Security breach exposes flaws

Woman got onto tarmac, defeating $5 million fence at airport

Three strands of barbed wire discourages most intruders from climbing the wildlife fence around the south and east sides of Grand Junction Regional Airport. A woman found on the tarmac on April 10 not only climbed one fence, but cut her way through another, Grand Junction Regional Airport Director Kip Turner said. The GroundAware radar system for which the airport paid $163,000 in late 2015 “has done anything but work correctly,” Turner told the airport board on Tuesday.



A woman who was found in a self-constructed “safety circle” on the Grand Junction Regional Airport tarmac defeated a $5 million perimeter security fence and illustrated apparent weaknesses in a system that was expected to make it possible to open the gates to the public.

A spokesperson for the Transportation Security Administration said Wednesday the incident was under investigation.

The GroundAware radar system for which the airport paid $163,000 in late 2015 “has done anything but work correctly,” airport Director Kip Turner told the airport board on Tuesday.

The woman found on the tarmac on April 10 not only climbed one fence, but cut her way through another, Turner said.

Airport officials summoned police to deal with Isadora McLean, 46, who had built a “safety circle” using delineators and removed chocks from blocking the wheels of a nearby airplane.

Officials told police that McLean seemed to be “not in a good state of mind” at the time and a woman who identified herself as McLean’s mother said Wednesday that her daughter was at Mind Springs Mental Health Hospital in Grand Junction.

Turner said he had difficulty reaching representatives of Dynetics, the Huntsville, Alabama-based maker of the system to tell them that a camera they had installed wasn’t working.

Company officials didn’t return calls to The Daily Sentinel, but one official in 2015 said Dynetics’ GroundAware radar system “basically stares at an area constantly.”

The system was said to be able to track intruders across airport property, and direct officials to intruders in “alarm zones” using Google Maps and standard web browsers.

“It can in real time detect moving objects, human and animal, vehicles and aircraft, even drones, classify them and then provide information,” company officials said.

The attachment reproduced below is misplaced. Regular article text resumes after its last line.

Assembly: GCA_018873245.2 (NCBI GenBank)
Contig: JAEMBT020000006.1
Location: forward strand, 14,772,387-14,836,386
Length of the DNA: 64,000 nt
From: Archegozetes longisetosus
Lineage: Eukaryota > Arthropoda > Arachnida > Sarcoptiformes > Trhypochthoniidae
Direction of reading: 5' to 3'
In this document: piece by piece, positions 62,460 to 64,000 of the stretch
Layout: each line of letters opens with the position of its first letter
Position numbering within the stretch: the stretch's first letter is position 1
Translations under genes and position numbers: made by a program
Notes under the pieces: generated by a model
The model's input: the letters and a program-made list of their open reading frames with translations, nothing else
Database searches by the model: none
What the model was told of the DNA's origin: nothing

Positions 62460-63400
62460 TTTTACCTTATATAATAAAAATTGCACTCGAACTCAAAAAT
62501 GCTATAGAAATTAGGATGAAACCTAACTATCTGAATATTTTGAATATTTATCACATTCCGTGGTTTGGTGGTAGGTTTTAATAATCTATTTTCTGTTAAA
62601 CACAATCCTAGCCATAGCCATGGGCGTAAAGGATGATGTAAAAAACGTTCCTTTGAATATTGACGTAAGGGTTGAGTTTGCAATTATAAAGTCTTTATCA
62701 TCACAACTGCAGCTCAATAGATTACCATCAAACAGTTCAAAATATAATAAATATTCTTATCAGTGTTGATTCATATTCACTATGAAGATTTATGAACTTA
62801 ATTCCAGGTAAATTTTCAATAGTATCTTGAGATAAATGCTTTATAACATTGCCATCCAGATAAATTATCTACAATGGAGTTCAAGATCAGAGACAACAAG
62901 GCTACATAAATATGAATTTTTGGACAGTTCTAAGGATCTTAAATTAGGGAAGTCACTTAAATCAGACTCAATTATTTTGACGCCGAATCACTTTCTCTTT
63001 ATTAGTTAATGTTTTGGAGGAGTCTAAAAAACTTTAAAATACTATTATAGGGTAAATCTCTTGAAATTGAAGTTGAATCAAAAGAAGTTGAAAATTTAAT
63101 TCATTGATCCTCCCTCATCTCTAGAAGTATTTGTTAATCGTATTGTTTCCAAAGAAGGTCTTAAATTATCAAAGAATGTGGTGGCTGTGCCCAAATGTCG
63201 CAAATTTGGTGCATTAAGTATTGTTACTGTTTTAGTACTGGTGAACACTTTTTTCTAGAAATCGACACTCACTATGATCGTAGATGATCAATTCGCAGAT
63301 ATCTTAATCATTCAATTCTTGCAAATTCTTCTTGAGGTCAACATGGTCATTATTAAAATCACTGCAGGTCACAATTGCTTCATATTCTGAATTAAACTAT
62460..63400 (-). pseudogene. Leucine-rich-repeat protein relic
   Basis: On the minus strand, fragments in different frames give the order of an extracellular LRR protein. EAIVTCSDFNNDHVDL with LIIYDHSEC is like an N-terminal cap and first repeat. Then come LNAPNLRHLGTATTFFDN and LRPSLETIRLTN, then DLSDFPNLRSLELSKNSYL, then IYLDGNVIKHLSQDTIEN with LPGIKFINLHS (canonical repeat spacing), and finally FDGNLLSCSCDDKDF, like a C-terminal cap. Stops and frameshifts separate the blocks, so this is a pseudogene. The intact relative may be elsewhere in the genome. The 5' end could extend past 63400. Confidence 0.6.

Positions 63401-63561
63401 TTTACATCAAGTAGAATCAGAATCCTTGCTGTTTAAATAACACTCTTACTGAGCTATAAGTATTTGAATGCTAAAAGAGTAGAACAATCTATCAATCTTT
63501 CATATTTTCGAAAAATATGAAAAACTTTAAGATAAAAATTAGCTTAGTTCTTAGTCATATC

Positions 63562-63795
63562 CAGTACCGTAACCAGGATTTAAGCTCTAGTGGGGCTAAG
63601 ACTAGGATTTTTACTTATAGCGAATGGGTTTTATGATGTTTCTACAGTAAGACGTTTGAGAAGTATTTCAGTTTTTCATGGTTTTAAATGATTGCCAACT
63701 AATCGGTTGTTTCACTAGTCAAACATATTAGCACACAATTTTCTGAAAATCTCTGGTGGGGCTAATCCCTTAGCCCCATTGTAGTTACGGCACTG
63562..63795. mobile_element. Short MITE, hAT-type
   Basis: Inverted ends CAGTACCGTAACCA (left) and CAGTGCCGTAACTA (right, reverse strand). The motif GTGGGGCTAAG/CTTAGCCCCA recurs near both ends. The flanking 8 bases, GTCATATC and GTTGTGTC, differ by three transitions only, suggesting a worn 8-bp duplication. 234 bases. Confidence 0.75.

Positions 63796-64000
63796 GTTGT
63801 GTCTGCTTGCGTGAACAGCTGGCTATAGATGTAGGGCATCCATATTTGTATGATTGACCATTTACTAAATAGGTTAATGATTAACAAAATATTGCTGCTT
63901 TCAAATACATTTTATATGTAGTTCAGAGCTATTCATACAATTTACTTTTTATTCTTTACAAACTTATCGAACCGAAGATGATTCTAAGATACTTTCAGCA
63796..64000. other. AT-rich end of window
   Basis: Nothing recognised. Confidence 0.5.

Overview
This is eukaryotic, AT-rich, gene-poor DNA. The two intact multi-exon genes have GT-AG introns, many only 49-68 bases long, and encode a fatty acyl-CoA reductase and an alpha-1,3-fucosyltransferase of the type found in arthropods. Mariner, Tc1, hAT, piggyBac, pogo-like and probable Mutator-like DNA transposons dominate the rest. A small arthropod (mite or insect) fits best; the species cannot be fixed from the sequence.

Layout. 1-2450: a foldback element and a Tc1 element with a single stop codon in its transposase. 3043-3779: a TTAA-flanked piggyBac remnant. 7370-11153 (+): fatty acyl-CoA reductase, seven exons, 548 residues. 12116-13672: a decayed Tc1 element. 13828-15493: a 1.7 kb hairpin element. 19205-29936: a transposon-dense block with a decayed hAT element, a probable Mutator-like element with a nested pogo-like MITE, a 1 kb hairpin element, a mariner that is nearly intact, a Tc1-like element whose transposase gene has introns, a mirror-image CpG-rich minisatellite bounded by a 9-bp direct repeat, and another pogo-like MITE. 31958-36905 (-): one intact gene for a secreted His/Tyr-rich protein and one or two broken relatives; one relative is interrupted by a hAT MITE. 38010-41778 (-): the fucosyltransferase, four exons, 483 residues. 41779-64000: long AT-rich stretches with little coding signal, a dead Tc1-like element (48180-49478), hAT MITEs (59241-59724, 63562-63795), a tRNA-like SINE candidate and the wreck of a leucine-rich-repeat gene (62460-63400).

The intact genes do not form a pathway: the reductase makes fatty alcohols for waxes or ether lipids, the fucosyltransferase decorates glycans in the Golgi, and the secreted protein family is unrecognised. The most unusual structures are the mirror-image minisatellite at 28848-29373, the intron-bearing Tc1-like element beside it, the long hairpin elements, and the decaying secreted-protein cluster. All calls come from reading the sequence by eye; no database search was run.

A Grand Junction police officer met and interviewed McLean in the main lobby of the airport terminal after she was contacted on an airport ramp.

McLean told officials that she used some construction material from a pile near the fence and used it to reach the top of the fence. She covered the three-strand barbed wire with sandbags, according to the police report.

The materials McLean used to clear the second fence have since been cleared, Turner said, noting that she found a way through the exterior fence, possibly by cutting it, near the unfinished administration building.

TSA officials in October 2015 approved the airport’s proposal to use the GroundAware system.

Officials had said installation of the system could lead to opening the gates and allowing the general public into the aviation-related businesses and the museum.

When the Commemorative Air Force unveiled its TBM Avenger torpedo bomber being on the Colorado State Register of Historical Properties, the museum had to have someone man the gate to allow people in to see the warbird, said Robert Caskey of the Rocky Mountain Wing of the CAF.


COMMENTS

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No surprise here. We’ve known for years that the airport “security fence” was an expensive, unnecessary joke. http://annelandmanblog.com/2014/04/grand-junction-regional-airports-security-fence/

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